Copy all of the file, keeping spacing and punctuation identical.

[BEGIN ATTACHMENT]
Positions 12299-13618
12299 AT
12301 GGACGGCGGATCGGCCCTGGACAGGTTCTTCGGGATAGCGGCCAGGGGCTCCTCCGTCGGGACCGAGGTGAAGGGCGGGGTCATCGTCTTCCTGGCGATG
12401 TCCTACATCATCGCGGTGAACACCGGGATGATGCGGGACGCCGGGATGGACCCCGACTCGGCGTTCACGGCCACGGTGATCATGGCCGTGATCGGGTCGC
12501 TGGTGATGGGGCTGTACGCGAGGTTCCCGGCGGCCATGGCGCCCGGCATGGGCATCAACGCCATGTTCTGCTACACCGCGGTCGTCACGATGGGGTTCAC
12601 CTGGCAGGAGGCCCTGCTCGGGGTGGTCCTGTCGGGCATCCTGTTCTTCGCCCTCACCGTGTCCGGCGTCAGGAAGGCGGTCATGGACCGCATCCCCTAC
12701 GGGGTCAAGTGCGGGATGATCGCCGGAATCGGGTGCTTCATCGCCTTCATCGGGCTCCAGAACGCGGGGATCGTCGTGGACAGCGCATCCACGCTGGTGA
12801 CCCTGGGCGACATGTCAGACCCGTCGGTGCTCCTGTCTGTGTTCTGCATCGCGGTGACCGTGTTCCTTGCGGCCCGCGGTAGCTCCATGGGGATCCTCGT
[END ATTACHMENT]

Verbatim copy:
Positions 12299-13618
12299 AT
12301 GGACGGCGGATCGGCCCTGGACAGGTTCTTCGGGATAGCGGCCAGGGGCTCCTCCGTCGGGACCGAGGTGAAGGGCGGGGTCATCGTCTTCCTGGCGATG
12401 TCCTACATCATCGCGGTGAACACCGGGATGATGCGGGACGCCGGGATGGACCCCGACTCGGCGTTCACGGCCACGGTGATCATGGCCGTGATCGGGTCGC
12501 TGGTGATGGGGCTGTACGCGAGGTTCCCGGCGGCCATGGCGCCCGGCATGGGCATCAACGCCATGTTCTGCTACACCGCGGTCGTCACGATGGGGTTCAC
12601 CTGGCAGGAGGCCCTGCTCGGGGTGGTCCTGTCGGGCATCCTGTTCTTCGCCCTCACCGTGTCCGGCGTCAGGAAGGCGGTCATGGACCGCATCCCCTAC
12701 GGGGTCAAGTGCGGGATGATCGCCGGAATCGGGTGCTTCATCGCCTTCATCGGGCTCCAGAACGCGGGGATCGTCGTGGACAGCGCATCCACGCTGGTGA
12801 CCCTGGGCGACATGTCAGACCCGTCGGTGCTCCTGTCTGTGTTCTGCATCGCGGTGACCGTGTTCCTTGCGGCCCGCGGTAGCTCCATGGGGATCCTCGT